The cult movie actress and star of The Poseidon Adventure and Bunny Lake is Missing has died.
Let’s be fair – who didn’t have a crush on Carol Lynley at some point of their youth? The actress, who died this week, was one of the iconic faces of the 1970s, a curiously vulnerable character who seemed made to be the ingenue figure in horror and thriller movies of the era.
Though she started her career in Disney films, she soon moved to edgier stuff – the 1958 play and later film Blue Jeans dealt with the thorny issue of abortion was her breakout role, and she soon moved to a prominent role in The Poseidon Adventure (where she mimed to the song The Morning After), alongside roles in films like Shock Treatment, The Pleasure Seekers, The Shuttered Room, Bunny Lake is Missing, The Maltese Bippy, The Cat and the Canary and, in later years, The Shape of Things to Come and Vigilante. She also had a solid career in TV series and movies like Night Stalker, The Invaders, Journey to the Unknown, Weekend of Terror, Night Gallery, Thriller, The Magician and Charlie’s Angels.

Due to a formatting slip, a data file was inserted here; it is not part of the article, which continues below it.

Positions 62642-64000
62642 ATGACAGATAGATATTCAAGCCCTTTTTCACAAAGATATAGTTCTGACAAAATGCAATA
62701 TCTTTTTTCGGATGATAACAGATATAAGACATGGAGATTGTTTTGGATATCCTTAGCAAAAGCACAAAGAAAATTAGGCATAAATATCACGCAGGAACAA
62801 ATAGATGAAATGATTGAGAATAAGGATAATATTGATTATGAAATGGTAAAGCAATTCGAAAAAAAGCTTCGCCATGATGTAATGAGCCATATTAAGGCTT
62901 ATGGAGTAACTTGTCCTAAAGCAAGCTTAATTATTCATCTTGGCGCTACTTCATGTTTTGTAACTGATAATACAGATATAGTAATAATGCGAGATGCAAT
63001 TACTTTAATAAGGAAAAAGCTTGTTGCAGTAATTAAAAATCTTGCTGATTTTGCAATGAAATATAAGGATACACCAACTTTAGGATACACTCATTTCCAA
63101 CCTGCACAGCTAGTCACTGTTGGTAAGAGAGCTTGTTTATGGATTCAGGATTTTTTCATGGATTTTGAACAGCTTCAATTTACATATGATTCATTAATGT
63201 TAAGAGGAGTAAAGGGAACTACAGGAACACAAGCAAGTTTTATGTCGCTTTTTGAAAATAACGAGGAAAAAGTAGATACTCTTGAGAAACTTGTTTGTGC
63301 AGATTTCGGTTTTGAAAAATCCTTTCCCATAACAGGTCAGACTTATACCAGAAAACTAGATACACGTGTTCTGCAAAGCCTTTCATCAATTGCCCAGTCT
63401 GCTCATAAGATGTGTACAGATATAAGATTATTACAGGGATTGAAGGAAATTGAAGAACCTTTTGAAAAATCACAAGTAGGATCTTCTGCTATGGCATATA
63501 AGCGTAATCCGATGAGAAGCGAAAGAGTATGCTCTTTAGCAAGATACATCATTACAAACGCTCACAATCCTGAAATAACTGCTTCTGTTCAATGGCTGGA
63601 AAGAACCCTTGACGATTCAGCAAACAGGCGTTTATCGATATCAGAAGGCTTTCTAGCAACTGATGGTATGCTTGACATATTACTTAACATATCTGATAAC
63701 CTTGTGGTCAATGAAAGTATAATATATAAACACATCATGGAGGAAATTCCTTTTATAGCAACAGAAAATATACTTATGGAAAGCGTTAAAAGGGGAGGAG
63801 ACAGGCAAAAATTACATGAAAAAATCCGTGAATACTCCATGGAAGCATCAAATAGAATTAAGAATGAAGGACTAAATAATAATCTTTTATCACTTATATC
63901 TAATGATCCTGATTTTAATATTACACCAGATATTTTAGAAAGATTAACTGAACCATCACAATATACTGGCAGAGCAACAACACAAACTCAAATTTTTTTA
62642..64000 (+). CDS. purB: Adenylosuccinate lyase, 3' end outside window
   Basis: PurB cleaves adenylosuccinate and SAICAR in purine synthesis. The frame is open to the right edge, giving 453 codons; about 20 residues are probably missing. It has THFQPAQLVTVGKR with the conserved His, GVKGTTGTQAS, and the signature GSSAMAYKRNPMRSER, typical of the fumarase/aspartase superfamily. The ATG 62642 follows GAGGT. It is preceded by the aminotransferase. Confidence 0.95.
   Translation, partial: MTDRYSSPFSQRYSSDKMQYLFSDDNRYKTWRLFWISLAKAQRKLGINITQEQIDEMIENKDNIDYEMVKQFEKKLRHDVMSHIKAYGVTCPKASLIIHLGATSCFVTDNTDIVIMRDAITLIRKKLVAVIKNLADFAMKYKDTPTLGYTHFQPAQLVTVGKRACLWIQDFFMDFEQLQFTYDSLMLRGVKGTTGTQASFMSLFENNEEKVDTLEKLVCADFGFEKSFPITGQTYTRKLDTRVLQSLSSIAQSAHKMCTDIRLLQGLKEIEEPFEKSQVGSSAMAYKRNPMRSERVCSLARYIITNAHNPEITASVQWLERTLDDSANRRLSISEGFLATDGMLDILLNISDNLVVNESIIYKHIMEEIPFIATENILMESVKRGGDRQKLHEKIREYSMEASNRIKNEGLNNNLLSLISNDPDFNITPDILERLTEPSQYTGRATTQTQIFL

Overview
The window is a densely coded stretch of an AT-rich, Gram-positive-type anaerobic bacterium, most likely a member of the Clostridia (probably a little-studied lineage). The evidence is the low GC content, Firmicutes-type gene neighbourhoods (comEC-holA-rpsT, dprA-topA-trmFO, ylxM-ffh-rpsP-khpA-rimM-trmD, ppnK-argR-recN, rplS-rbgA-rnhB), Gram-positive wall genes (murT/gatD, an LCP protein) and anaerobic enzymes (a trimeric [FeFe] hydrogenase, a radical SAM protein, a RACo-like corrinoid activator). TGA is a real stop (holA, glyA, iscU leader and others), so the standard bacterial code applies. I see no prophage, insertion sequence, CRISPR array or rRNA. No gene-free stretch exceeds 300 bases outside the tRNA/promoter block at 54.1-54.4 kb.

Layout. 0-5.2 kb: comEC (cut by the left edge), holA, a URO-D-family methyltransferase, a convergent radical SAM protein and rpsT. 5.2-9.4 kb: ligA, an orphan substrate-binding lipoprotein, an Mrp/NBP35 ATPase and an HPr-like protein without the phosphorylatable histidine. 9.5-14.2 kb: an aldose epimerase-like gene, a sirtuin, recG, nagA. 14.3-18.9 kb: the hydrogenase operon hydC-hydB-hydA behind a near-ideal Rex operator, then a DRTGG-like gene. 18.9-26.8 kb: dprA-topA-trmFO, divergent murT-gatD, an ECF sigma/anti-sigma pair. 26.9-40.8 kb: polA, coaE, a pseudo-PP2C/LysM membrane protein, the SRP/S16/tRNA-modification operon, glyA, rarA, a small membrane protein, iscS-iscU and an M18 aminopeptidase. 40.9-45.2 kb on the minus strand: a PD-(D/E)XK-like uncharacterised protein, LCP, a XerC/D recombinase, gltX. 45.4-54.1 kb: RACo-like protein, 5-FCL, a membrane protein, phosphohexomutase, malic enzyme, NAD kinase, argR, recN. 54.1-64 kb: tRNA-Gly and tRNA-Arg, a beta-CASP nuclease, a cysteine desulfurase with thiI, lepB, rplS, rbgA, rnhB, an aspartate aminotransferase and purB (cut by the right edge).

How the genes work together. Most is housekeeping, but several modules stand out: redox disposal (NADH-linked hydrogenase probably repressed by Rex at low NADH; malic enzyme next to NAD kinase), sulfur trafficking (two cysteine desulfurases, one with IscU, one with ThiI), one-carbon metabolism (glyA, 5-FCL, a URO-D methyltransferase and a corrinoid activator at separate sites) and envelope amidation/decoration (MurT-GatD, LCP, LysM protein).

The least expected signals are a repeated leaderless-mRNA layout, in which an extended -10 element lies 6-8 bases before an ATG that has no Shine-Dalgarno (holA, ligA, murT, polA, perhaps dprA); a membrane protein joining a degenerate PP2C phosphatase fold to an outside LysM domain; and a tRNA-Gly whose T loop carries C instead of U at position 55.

Lynley had the look of her time – blonde, wholesome and somewhat hippyish, even though she was in her late twenties by the time she made her most significant work. She seemed sexy without being provocative, innocent while aware – the perfect heroine for 1960s and 1970s genre pieces. Invariably, her career died as she got older – she perhaps didn’t have the profile to transition into older, more nuanced roles and was too associated with her youthful roles to make that leap. But her work – though not especially important as individual pieces – adds up to a fascinating case study in cult film and TV of the era, and she deserves to be remembered as one of the icons of the era.